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TL;DR: I'm trying to install a package that needs libssl 1.0.2 or greater but can't:

# dpkg -i my_package_name_3.0.1.8_amd64.deb
Selecting previously unselected package my_package_name.
(Reading database ... 266120 files and directories currently installed.)
Preparing to unpack my_package_name_3.0.1.8_amd64.deb ...
Unpacking my_package_name (3.0.1.8) ...
dpkg: dependency problems prevent configuration of my_package_name:
 my_package_name depends on libssl1.0.0 (>= 1.0.2g); however:
  Version of libssl1.0.0:amd64 on system is 1.0.1t-1+deb8u9.

dpkg: error processing package my_package_name (--install):
 dependency problems - leaving unconfigured
Processing triggers for desktop-file-utils (0.23-1) ...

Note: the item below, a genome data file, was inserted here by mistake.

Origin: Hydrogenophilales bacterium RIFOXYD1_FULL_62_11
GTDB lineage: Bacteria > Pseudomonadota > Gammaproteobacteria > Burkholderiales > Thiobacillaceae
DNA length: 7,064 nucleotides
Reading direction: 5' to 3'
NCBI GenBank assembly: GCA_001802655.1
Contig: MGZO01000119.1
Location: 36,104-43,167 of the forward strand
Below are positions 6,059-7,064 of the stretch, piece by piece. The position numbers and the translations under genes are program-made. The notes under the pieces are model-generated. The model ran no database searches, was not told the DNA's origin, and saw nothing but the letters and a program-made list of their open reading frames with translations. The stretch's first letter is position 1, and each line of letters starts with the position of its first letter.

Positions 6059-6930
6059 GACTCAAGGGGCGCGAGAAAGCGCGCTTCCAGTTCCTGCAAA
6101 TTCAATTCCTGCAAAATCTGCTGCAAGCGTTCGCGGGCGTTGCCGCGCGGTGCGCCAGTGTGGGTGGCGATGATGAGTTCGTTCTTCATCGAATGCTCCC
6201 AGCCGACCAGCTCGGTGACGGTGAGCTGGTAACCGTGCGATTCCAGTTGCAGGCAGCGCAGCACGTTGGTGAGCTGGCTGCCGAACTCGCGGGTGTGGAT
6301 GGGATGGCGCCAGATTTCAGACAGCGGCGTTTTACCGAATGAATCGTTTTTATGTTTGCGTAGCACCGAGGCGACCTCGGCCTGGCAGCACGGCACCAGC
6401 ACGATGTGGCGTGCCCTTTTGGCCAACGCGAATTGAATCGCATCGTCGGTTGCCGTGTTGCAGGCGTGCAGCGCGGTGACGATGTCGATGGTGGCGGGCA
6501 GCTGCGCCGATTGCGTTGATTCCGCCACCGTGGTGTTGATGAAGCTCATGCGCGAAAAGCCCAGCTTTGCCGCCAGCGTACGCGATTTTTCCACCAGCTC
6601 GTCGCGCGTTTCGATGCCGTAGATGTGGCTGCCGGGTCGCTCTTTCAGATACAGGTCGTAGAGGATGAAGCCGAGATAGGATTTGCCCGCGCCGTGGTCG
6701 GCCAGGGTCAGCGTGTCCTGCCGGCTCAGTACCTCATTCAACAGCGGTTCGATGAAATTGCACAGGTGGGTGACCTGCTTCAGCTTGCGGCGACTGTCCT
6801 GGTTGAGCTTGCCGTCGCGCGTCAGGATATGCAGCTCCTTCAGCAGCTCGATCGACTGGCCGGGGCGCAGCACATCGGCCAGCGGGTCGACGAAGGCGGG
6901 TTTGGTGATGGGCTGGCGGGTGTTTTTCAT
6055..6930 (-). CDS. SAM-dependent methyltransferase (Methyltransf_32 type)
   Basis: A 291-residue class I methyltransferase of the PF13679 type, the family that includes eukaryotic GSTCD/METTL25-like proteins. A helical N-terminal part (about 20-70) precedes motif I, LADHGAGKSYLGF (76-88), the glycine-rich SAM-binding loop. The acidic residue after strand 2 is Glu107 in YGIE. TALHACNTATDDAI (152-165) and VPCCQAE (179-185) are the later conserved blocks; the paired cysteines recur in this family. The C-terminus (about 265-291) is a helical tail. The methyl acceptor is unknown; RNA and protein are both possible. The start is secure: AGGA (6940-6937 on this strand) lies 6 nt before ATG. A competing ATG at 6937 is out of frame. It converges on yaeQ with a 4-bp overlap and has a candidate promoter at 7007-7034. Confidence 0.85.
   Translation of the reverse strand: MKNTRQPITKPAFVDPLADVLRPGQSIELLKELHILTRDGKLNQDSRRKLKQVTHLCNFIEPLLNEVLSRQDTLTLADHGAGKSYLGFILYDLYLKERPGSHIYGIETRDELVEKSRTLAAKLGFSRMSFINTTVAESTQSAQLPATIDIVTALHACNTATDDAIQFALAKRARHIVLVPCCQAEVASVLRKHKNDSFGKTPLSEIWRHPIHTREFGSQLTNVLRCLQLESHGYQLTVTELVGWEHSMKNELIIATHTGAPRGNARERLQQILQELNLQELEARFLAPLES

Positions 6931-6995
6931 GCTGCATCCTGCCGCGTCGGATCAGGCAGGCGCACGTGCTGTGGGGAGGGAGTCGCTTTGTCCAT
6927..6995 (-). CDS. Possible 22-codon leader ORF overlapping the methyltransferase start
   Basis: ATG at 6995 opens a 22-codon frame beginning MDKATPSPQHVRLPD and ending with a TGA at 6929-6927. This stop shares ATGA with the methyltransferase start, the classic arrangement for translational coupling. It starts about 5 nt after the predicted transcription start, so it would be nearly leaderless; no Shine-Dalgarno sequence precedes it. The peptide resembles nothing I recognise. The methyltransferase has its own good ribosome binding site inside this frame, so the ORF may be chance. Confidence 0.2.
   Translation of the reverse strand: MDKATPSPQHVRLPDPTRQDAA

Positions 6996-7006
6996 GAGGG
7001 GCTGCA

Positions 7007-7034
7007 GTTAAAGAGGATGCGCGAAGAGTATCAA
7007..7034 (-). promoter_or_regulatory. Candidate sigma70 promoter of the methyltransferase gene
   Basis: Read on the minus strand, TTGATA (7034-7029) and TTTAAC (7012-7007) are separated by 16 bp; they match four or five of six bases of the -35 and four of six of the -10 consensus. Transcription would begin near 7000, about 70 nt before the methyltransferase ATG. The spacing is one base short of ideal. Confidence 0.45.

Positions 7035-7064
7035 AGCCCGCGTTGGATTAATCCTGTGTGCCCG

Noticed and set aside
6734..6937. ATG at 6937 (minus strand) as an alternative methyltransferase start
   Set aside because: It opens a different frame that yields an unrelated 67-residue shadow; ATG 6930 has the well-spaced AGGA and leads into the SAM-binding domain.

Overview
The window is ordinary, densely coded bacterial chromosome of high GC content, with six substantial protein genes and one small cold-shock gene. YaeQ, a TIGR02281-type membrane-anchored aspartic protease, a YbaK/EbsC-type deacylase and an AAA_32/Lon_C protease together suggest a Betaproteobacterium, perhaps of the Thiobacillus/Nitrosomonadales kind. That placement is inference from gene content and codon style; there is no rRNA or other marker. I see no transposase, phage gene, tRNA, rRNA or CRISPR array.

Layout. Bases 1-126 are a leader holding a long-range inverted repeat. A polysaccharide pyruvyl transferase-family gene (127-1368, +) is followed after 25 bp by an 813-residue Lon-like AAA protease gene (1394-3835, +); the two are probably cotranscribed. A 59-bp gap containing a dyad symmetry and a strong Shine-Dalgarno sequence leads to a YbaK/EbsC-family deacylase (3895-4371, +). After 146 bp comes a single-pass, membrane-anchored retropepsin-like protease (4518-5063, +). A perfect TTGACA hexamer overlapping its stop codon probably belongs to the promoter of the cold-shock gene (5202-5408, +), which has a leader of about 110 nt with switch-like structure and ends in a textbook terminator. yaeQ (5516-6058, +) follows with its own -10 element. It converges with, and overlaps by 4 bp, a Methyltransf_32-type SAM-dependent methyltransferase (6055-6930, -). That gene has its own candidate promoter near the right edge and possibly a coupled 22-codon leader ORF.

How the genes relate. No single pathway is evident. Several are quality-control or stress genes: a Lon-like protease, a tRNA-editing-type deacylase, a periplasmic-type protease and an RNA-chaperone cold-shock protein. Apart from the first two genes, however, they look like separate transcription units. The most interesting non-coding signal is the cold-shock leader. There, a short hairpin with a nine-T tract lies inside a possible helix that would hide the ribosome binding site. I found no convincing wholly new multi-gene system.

Processing triggers for mime-support (3.60) ...
Processing triggers for hicolor-icon-theme (0.15-1) ...
Errors were encountered while processing:
 my_package_name

Long story of what I tried:

I had debian jessie:

# lsb_release -a
No LSB modules are available.
Distributor ID: Debian
Description:    Debian GNU/Linux 8.11 (jessie)
Release:        8.11
Codename:       jessie
# uname -a
Linux 10.mylocalhostname.com 3.16.0-4-amd64 #1 SMP Debian 3.16.7-ckt11-1+deb8u6 (2015-11-09) x86_64 GNU/Linux

And my openssl is 1.0.1

# dpkg -l 'openssl'
Desired=Unknown/Install/Remove/Purge/Hold
| Status=Not/Inst/Conf-files/Unpacked/halF-conf/Half-inst/trig-aWait/Trig-pend
|/ Err?=(none)/Reinst-required (Status,Err: uppercase=bad)